Study looks at use of ‘hedging language’ in newspaper climate stories
Staff ReportFRISCO — Scientists may be more convinced than ever that greenhouse gas emissions are gradually frying the planet, but journalists just can’t seem to shake the habit of using “hedging language” that leaves room for doubt, according to a new study by researchers at the University of Colorado Boulder.The study compared newspaper coverage of climate science in 2001 and 2007, finding in that snapshot view that the use of wimpy, ambivalent words was more common in 2007, even though scientific certainty about the causes and impacts of global warming has grown. And newspapers in the U.S. use hedging language more frequently than their counterparts in Spain. The two years were chosen because in both, there was prominent coverage of new reports from the Intergovernmental Panel on Climate Change. The researchers drilled down deep to examine the context of the hedging language, to try and help unravel some of the mysteries of climate communication, according to lead author Adriana Bailey.
“We were surprised to find newspapers increased their use of hedging language, since the scientific consensus that climate change is happening and that humans are contributing to it has substantially strengthened over time,” said Bailey, a doctoral student at CU-Boulder’s Cooperative Institute for Research in Environmental Sciences, or CIRES, and lead author of the paper. CIRES is a joint institute of CU-Boulder and the National Oceanic and Atmospheric Administration.
The finely tuned study is an exercise in linguistics and climate science communication. The researchers focused on articles in the New York Times and the Wall Street Journal, and two Spanish newspapers, El Mundo and El Pais, looking for words that suggest uncertainty, like almost, speculative, could, believe, consider, blurry, possible and projecting.
Once the words were identified, the scientists considered the context they were used in to determine if they should count as hedging language.
For example, the word “uncertainty” was counted in a New York Times article that read “…substantial uncertainty still clouds projections of important impacts…” but it was not counted in a sentence in the same newspaper that read “…uncertainty was removed as to whether humans had anything to do with climate change…”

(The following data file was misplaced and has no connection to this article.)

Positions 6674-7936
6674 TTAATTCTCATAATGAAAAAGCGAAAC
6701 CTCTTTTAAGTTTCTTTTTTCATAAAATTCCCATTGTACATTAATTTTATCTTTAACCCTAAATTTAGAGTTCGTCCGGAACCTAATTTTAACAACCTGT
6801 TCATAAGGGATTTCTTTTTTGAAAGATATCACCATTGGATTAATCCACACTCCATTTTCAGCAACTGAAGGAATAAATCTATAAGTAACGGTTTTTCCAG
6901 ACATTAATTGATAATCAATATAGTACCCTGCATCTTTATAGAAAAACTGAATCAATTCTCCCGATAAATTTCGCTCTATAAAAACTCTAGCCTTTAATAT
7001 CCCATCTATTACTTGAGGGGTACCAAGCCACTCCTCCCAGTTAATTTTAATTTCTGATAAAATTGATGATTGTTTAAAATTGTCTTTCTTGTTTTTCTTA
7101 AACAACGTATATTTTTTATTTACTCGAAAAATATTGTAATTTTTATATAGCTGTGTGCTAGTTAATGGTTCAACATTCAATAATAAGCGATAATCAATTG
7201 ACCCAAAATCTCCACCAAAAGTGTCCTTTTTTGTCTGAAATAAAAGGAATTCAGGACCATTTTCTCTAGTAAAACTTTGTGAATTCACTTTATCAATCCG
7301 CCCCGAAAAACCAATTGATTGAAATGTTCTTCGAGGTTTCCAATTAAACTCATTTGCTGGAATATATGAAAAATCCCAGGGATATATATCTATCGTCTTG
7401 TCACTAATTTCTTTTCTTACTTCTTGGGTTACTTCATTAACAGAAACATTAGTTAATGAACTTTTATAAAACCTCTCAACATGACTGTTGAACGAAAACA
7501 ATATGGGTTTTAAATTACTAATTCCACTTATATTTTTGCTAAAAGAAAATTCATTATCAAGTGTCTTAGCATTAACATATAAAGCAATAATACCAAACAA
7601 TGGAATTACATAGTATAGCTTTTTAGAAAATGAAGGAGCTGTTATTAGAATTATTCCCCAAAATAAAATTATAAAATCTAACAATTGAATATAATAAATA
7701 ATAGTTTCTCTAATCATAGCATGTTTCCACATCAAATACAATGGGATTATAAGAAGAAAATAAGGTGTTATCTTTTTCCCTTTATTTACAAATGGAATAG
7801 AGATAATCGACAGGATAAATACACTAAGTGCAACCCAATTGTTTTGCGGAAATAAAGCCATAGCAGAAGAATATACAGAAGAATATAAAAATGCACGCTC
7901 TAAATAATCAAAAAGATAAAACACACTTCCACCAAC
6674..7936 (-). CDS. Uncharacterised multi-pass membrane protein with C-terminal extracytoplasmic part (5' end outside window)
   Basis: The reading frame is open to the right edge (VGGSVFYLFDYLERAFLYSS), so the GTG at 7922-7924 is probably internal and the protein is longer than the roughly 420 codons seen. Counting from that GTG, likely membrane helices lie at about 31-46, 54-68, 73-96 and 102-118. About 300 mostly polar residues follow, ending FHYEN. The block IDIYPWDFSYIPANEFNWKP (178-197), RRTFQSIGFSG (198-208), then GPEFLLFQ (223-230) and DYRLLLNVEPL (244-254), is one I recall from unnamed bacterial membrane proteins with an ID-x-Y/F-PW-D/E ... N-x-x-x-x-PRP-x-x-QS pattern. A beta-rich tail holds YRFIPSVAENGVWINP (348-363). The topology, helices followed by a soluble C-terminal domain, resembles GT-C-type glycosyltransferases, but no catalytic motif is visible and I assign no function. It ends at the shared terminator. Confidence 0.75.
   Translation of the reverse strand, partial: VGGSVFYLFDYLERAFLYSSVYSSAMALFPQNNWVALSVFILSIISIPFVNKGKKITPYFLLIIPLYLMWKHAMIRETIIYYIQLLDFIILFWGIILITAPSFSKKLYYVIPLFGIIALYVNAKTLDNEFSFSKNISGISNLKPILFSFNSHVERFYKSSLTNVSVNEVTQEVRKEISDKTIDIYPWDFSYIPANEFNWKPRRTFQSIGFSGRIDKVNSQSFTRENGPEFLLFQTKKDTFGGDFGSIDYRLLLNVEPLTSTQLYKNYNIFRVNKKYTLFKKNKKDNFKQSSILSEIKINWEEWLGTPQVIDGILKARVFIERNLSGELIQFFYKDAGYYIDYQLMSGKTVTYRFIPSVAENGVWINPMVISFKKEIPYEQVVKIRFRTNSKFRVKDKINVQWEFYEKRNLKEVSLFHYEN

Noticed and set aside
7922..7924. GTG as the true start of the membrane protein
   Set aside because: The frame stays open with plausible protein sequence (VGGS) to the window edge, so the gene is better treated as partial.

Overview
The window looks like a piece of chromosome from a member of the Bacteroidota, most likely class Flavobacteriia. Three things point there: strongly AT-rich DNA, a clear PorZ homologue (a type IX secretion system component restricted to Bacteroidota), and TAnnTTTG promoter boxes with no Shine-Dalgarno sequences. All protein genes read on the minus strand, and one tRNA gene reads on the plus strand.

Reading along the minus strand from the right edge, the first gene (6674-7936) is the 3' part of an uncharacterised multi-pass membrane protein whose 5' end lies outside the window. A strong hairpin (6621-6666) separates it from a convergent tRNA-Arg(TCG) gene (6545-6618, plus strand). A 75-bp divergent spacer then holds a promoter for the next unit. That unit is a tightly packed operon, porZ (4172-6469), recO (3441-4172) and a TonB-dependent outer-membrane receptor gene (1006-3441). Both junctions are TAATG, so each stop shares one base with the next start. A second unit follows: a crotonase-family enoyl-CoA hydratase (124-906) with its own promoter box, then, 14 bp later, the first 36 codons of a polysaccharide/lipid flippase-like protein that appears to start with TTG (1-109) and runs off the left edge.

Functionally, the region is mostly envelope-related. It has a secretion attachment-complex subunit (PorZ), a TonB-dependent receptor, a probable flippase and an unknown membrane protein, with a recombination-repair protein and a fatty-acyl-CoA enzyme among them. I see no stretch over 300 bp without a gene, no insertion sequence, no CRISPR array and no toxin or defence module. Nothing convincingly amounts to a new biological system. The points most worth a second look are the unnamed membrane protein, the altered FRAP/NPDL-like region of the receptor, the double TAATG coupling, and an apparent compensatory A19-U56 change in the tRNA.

Also, the researchers only counted hedging language that had to do with either the physical science basis for climate change—such as changes in average temperatures and precipitation patterns—or the IPCC process. Language related to possible adaptation and mitigation efforts, such as preparing coastal cities for expected sea level rise, was not included.
The results showed that in 2001, the U.S. papers used 189 hedging words or expressions per 10,000 words printed while the Spanish papers used 107. In 2007, the number of hedging words and expressions used per 10,000 words rose to 267 in the U.S. and to 136 in Spain.
Given that Spain has ratified the Kyoto Protocol—the international agreement to limit greenhouse gas emissions—while the U.S. has not and that Spain has proposed a national climate policy, the research team was not surprised to find that Spanish newspapers seem to be communicating less uncertainty about climate change than U.S. papers.
But the team did not expect to see increases in hedging language in both countries over time. The study was not designed to determine the reasons for the increase, but Bailey said it could be related to a number of factors, from amplified politicization of climate change—including polarization of climate stances by political leaders—to the possibility that reporters are actually writing more about the detailed science, which requires greater explanation of the accompanying scientific uncertainties.
The researchers also noticed that the ways in which qualifications are introduced into climate change articles have evolved over time.
“One of the new ways uncertainty is being constructed is by comparing IPCC reports and climate studies against each other, and in that way, presenting results that seem disparate,” Bailey said. “The second new way is by comparing predictions to observations — by describing climate changes that are happening faster than expected or that are smaller than anticipated, for example.
“Making sense of these ‘surprises’ is part of the scientific process; it’s how we build new knowledge,” she added “But news stories don’t often provide readers with the background information necessary to understand this.”
While this study analyzed news articles that appeared after the IPCC’s third and fourth assessment reports, the researchers say the findings can help people better interpret media coverage of more recently released reports on climate change, including the IPCC’s fifth assessment, which was published last year.
An awareness of how the media use hedging language to cover the changing climate can help media consumers distinguish remaining scientific questions from uncertainties constructed by the news, the researchers said.
The study is published in the journal Environmental Communication.